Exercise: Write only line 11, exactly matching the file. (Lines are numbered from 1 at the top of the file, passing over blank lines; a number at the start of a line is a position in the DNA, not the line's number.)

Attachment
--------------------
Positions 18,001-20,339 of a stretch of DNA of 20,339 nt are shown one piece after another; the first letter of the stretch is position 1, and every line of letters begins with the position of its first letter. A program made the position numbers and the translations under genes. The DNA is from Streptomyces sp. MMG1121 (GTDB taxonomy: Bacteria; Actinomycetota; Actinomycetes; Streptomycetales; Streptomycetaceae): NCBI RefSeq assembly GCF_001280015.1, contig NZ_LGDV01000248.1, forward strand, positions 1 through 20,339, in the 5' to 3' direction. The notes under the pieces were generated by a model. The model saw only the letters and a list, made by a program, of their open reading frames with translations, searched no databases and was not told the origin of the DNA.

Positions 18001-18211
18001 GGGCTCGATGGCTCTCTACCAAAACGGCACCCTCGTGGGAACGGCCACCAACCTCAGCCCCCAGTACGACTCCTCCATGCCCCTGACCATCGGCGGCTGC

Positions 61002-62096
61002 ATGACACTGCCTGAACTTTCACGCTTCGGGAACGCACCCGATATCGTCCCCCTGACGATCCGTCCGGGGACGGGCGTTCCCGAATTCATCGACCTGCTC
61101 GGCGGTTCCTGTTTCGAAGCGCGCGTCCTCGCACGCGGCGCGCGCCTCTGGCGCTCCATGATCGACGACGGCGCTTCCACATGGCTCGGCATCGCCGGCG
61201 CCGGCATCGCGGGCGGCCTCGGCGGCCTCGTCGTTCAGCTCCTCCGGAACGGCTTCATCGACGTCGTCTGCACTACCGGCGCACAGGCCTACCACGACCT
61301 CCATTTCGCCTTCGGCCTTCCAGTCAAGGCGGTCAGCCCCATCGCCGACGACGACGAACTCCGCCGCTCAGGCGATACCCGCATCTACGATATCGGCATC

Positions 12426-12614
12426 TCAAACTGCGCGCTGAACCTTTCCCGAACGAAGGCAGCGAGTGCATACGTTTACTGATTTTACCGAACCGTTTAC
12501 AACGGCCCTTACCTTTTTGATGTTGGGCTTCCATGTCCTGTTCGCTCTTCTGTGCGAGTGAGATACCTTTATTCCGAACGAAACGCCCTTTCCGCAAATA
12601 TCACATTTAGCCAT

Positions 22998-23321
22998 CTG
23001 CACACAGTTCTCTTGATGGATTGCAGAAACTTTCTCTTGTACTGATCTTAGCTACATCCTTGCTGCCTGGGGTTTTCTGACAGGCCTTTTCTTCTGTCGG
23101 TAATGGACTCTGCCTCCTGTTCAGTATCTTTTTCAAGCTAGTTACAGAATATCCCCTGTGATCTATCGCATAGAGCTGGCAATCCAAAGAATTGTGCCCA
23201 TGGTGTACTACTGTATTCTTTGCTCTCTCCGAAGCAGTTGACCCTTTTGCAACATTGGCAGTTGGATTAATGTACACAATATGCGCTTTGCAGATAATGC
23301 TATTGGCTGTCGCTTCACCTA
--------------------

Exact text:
12501 AACGGCCCTTACCTTTTTGATGTTGGGCTTCCATGTCCTGTTCGCTCTTCTGTGCGAGTGAGATACCTTTATTCCGAACGAAACGCCCTTTCCGCAAATA